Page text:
vrijdag 29 december 2023

Feast of the light

Translation from Dutch

This morning an alert on my phone with good news. Due to the Christmas holidays and New Year, no load shedding in South Africa this week, that's the rationing of electricity. Usually the electricity is switched off several times a day, because the power stations (mainly due to mismanagement, corruption, lack of investment, sometimes due to drought and lack of cooling water) cannot supply enough electricity. An app shows the schedule for each district when there is power and when there is not. I installed this app and entered the Pinelands area of Cape Town as my home base so that I can see when my South African 'daughter' has power or not, so I know when she is in the dark and also the internet connection may be interrupted. On special occasions, such as the Christmas holidays or last autumn during the Rugby World Cup in France where the South African Springboks proved to be the strongest, the electricity company Eskom is generous and supplies uninterrupted power.

At first I only knew load shedding from West Africa. When I was in the Sierra Leonean capital Freetown in 2014, we had electricity there every other day. No app or schedule and it was unclear to me when the power came or went. Most people had small generators that rattled until they ran out of fuel and then sputtered out the ghost. Then it became quiet in the house again, no light, no fan against the heat, no refrigerator. At a family I was visiting, as soon as the power came back, everyone ran to the corner of the room where there was an extension cord with multiple plugs to put the phones on the charger.

One day I visited the provincial town of Makeni and, unlike in the capital, there appeared to be uninterrupted electricity. How is that possible? It turned out to be the home city of then president Ernest Bah Koroma and a good politician naturally takes good care of his home front. That is not different today (with a different president from a different tribe).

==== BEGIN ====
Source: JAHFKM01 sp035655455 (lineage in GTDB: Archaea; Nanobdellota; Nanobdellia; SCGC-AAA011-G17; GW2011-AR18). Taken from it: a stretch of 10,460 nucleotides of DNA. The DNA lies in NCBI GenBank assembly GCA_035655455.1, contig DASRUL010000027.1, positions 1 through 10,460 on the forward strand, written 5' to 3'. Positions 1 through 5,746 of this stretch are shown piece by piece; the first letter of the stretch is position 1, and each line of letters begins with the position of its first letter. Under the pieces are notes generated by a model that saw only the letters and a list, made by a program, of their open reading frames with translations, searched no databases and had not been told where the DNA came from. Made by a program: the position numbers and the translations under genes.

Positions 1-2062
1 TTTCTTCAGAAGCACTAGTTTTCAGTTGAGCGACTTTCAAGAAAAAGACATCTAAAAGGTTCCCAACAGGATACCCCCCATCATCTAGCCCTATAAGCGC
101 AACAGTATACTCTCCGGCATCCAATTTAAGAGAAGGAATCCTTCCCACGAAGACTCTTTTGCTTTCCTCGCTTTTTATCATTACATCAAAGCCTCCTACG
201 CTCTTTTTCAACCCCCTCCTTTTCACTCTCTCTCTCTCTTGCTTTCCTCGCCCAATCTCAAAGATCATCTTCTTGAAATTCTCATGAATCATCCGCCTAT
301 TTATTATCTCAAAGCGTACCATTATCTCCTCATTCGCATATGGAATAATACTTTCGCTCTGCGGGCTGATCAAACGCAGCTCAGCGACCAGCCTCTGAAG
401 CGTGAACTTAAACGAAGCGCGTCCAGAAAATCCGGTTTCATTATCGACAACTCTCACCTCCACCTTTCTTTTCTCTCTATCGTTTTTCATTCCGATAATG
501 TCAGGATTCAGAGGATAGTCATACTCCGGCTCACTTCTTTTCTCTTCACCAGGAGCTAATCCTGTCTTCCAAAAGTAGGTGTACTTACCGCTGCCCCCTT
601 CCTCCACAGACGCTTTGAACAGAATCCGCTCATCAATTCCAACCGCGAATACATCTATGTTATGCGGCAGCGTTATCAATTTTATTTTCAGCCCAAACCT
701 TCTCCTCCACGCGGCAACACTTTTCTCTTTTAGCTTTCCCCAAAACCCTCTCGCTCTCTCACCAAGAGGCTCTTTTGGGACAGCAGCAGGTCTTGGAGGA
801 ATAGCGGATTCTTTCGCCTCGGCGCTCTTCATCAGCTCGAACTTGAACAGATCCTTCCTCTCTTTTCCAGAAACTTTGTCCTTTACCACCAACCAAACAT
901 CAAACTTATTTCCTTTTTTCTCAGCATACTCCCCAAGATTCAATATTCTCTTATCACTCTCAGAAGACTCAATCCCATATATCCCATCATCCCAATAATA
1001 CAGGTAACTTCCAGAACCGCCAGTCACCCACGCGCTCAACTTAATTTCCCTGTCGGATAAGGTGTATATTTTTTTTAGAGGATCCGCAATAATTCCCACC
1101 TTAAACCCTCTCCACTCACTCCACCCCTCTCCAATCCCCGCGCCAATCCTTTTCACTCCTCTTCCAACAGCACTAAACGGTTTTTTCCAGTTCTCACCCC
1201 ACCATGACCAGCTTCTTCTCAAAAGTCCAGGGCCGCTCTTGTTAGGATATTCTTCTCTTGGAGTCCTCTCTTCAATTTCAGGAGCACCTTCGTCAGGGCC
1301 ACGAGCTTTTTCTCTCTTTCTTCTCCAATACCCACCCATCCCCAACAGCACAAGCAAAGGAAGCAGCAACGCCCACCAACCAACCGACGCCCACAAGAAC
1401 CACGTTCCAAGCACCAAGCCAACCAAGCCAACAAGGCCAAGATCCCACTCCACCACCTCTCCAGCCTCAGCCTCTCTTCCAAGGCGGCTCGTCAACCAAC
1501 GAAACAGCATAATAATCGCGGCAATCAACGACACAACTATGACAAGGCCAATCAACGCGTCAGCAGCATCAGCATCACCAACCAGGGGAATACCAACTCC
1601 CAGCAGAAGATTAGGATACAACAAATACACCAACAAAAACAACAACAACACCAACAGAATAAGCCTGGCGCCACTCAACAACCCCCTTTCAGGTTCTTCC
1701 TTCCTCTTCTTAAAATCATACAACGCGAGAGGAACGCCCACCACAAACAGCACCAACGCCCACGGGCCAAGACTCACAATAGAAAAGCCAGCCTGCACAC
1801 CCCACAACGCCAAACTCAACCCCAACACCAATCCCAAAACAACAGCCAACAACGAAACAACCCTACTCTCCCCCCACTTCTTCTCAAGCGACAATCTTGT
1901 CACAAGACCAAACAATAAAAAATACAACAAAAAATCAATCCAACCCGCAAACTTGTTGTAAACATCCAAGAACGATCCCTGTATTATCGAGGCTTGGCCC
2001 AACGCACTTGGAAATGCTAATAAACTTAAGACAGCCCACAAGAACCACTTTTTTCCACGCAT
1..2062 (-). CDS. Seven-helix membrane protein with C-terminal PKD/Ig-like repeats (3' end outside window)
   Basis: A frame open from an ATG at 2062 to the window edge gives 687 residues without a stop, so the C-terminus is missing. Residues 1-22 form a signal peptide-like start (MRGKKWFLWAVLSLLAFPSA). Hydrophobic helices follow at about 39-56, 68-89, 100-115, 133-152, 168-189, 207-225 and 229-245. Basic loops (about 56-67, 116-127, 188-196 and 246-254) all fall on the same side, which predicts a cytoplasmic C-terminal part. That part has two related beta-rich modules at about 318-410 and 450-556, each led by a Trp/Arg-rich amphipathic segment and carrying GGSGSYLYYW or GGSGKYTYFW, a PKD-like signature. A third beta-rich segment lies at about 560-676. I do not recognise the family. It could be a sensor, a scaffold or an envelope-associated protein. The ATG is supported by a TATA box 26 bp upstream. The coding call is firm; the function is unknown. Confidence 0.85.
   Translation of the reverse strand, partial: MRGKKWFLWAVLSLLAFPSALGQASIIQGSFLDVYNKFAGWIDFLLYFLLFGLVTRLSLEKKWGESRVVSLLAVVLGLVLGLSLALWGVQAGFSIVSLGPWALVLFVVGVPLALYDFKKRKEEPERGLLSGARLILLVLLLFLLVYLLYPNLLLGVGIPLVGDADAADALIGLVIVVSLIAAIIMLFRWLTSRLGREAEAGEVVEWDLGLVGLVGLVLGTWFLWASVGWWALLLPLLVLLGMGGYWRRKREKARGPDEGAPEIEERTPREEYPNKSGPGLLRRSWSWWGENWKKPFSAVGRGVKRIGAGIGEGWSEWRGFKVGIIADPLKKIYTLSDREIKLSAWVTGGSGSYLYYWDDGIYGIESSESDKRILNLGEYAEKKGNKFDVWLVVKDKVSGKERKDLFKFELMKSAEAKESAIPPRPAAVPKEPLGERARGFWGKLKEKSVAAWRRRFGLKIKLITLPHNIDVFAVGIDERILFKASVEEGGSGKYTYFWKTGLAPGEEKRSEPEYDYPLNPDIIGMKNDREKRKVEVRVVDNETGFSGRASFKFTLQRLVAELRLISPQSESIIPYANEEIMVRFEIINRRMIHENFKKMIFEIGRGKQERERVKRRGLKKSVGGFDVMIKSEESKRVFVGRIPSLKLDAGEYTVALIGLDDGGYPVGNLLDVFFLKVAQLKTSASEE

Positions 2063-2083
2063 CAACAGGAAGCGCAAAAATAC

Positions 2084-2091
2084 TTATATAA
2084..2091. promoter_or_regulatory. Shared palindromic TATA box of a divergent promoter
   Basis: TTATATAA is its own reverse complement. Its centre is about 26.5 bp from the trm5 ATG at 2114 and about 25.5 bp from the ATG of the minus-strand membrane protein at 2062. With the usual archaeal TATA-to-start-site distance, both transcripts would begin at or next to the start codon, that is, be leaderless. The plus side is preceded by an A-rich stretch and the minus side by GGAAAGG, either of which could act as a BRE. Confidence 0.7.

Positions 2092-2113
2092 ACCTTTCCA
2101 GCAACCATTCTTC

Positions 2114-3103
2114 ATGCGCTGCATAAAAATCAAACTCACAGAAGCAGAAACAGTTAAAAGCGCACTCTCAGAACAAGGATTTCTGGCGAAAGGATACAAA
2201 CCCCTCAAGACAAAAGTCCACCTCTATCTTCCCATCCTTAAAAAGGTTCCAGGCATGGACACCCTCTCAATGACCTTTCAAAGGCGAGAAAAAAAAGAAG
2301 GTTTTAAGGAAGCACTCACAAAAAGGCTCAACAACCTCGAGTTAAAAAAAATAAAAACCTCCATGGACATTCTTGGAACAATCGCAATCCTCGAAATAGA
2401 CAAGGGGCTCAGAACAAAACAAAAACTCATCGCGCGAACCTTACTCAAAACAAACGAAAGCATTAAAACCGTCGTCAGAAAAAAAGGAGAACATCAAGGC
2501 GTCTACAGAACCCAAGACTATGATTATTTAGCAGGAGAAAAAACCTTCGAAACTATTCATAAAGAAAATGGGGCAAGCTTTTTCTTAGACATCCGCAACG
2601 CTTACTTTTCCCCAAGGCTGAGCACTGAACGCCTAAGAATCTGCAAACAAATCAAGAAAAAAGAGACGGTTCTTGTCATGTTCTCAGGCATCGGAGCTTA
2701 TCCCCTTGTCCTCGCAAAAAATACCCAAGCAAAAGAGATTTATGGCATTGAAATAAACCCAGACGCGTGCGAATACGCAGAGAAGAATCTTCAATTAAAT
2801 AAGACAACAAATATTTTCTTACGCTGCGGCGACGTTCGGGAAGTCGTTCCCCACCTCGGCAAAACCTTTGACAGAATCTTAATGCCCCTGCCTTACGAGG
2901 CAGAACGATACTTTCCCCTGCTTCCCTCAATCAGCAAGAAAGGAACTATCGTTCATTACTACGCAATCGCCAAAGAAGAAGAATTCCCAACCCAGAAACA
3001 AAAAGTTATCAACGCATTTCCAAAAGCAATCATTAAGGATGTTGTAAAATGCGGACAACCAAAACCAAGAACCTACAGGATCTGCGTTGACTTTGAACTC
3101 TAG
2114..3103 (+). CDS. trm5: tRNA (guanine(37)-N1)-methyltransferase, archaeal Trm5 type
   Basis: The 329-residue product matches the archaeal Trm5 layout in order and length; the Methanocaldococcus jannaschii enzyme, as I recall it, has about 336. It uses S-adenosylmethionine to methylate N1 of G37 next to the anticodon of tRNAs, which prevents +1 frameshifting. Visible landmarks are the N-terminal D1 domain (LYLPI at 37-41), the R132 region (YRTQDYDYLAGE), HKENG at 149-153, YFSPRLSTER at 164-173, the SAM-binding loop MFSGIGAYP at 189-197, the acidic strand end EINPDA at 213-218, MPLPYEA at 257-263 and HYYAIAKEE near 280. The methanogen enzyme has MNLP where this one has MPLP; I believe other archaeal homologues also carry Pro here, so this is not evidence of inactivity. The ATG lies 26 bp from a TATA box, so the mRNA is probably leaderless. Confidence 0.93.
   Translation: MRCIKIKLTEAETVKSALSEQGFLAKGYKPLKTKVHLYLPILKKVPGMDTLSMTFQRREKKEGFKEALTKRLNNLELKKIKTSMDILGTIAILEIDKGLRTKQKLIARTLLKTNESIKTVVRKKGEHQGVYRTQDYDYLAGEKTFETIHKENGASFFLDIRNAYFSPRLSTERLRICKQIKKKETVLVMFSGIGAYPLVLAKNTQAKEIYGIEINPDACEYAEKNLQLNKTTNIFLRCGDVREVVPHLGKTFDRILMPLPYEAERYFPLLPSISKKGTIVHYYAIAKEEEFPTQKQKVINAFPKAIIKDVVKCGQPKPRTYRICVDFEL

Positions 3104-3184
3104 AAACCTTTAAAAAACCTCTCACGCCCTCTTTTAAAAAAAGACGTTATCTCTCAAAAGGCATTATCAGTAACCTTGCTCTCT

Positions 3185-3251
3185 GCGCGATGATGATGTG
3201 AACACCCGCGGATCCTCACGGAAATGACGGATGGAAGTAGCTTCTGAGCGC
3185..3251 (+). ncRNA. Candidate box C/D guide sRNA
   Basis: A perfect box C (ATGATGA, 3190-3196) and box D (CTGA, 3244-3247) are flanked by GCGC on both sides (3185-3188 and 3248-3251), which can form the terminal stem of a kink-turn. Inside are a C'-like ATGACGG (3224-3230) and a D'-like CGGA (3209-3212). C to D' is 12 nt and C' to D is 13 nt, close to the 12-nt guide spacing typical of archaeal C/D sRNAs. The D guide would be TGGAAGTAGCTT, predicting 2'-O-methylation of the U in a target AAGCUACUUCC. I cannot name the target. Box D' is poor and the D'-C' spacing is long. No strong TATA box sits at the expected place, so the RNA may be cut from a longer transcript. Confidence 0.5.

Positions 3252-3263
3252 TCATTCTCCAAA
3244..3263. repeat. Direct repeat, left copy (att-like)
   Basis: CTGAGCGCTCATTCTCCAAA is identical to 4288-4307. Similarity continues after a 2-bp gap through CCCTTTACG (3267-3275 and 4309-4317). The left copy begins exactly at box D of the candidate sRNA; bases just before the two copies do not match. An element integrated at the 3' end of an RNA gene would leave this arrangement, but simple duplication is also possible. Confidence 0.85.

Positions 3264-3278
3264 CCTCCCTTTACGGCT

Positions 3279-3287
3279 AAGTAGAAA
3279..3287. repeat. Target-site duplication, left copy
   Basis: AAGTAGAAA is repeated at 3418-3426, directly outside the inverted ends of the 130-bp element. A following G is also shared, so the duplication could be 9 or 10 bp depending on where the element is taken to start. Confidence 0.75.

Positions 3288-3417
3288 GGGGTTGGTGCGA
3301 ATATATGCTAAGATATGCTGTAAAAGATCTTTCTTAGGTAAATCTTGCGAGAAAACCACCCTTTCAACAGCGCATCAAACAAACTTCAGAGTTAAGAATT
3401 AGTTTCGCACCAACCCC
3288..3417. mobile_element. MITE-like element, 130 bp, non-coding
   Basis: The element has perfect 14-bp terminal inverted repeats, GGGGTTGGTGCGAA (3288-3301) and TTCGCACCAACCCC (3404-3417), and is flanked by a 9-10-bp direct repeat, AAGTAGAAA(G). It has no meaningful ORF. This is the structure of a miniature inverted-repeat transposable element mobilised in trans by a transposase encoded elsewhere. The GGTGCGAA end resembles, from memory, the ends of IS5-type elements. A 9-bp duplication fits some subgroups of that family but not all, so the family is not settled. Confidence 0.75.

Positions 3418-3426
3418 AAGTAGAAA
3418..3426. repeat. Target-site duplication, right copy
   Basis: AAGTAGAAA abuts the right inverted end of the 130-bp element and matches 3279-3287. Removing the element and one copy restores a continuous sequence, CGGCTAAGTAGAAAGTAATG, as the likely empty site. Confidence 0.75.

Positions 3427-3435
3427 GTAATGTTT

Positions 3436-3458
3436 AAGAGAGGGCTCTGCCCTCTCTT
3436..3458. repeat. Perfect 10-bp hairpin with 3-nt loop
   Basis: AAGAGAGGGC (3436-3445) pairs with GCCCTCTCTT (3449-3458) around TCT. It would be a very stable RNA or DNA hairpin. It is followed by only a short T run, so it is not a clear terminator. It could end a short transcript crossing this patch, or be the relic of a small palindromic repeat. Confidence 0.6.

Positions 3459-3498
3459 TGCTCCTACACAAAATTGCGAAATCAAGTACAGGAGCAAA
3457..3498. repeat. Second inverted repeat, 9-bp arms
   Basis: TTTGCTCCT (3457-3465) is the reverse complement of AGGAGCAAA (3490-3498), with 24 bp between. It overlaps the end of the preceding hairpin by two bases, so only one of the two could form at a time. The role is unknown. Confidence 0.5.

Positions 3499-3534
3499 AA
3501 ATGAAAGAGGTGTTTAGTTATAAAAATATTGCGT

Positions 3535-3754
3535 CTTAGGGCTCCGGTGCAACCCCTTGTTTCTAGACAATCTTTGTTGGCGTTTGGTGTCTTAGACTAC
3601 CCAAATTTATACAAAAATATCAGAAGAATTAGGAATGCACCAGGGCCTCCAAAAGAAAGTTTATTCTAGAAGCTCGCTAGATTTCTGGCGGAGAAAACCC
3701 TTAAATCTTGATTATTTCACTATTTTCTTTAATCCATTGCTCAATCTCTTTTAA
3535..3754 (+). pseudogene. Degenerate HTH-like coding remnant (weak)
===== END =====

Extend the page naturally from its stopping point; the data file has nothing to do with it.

Long before I visited Sierra Leone, I shared the Feast of the Light on my blog (23/7/2007) and I remember the intensity of that emotion.
<<The 24-year-old Mariama from Freetown expressed the hopes of Sierra Leone on the internet last winter:

"Hey! we're trying to do fine. i've got new news for you, the street lights are back (but only along the main high way), n guess what? kids come out late at night to enjoy it. they let's play soccer at midnight!">>
During my stay in Freetown I had even less insight into the supply of tap water. In my bathroom there was a large blue barrel with water for the bucket shower (yes, just a bucket with which you pour cold water over yourself and I really liked that way of showering!) or to flush the toilet. There was a hose in the barrel that was directly connected to the tap, which was always on. From time to time, water came from the tap for a few hours and the barrel was filled again. No one cared when the barrel overflowed and the water washed aimlessly down the drain. Even on the dusty rubble-paved street, a tap was always open. When water came out at times, the youth flocked with pans and jerry cans to bring water into their homes. Despite the scarcity, most of the water flowed away like a stream between the red sand and the rubble of the street.

As far as I'm concerned, leave all the fireworks out. How grateful I am for the power from the socket, light in the darkness and running water from the tap.

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